Lighting a fire for Guy Fawkes
Guy Fawkes Night or Bonfire Night is curious tradition. On 5 November 1605, a plot to assassinate King James I and to blow up the English parliament at Westminster was discovered, and a man called Guy Fawkes was arrested at the scene.
To celebrate the King’s escape from the attempted assassination, that evening Londoners were encouraged to light bonfires. A subsequent Act of Parliament designated each 5 November as a day of thanksgiving.
Fawkes was one of 13 men believed to have been part of what became known as the gunpowder plot, but it’s the name of Guy Fawkes that has become synonymous with the event.
Over the centuries, the celebrations have evolved to include the burning of effigies, and also fireworks.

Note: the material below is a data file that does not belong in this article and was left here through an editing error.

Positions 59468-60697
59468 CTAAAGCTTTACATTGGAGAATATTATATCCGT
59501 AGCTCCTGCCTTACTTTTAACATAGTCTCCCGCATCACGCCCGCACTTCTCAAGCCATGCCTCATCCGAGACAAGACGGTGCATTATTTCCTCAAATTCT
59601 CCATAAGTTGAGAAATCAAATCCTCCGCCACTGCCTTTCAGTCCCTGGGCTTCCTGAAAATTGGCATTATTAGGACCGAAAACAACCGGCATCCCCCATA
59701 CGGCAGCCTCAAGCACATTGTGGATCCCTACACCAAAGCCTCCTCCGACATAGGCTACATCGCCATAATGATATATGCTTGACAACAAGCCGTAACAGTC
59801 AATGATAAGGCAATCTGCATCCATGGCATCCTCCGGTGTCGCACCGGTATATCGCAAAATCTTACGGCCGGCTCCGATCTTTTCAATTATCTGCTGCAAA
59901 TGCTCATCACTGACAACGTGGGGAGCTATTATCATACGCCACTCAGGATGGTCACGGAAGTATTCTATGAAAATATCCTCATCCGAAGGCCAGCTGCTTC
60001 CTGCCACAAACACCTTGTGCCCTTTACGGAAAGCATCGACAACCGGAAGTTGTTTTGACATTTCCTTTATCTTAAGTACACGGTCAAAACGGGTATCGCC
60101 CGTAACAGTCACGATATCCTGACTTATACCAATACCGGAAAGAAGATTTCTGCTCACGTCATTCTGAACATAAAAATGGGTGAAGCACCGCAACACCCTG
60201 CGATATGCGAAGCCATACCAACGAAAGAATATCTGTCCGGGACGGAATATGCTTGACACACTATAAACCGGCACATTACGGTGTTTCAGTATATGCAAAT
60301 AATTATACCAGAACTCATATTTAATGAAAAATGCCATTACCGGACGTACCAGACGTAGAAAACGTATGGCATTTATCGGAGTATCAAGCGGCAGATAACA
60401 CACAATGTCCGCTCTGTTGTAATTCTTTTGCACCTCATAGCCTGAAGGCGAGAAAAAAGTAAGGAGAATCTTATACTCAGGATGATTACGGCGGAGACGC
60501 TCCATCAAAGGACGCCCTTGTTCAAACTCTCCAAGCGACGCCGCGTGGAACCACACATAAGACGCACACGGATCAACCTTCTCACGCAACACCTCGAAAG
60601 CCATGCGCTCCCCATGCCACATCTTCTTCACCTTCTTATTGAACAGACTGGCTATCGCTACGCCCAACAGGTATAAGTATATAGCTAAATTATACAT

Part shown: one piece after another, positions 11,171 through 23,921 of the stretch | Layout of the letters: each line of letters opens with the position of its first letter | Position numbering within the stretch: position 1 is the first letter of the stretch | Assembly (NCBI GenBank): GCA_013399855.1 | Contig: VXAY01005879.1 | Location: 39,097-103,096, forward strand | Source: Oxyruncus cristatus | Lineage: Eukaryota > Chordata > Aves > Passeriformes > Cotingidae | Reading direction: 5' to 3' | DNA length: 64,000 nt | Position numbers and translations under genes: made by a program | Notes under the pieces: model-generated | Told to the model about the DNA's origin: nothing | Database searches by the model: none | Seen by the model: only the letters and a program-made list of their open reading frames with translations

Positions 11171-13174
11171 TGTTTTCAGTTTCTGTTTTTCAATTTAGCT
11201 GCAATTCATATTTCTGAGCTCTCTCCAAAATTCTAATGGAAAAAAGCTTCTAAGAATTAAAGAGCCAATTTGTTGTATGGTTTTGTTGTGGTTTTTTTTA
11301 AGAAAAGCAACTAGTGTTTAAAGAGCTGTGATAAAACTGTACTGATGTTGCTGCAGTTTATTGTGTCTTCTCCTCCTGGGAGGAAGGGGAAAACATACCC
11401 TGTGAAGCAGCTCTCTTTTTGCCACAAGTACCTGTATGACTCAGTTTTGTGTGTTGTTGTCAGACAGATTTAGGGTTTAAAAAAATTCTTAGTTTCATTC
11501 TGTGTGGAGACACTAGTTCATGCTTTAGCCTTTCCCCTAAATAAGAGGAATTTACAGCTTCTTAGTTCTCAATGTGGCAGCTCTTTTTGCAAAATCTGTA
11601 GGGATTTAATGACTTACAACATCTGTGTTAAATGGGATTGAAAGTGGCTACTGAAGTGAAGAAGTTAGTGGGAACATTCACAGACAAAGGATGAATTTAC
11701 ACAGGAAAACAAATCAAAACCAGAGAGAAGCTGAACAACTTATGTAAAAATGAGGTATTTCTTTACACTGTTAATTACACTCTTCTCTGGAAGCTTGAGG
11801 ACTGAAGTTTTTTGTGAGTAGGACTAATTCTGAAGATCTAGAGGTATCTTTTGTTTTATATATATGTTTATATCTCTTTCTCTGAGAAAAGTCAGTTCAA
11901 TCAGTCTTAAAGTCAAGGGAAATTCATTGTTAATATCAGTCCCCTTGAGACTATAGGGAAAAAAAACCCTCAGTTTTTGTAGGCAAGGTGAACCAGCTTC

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In recent years it has also become a night celebrated by anarchists — a call to arms for those rejecting government and corporate control.
The most visible of these is the group Anonymous. Anonymous is a loose collective that describe themselves as hactivists — identified by the stylised Guy Fawkes masks that they wear, and their use of social media channels to draw publicity to their activities and targets, often using 5th November as a call-to-arms for disruption and mayhem.
The 5th November is often the kind of night where it feels as if almost anything can happen. The night sky in London quickly fills with fireworks in every direction, the constant rumbles and explosions are reminiscent of a violent thunderstorm, or what I imagine being in a war zone might feel something like.
Guy Fawkes was executed for treason on 27 January 1606. It’s 5 November 2018 and he’s still causing trouble — that would probably put a smile on his face.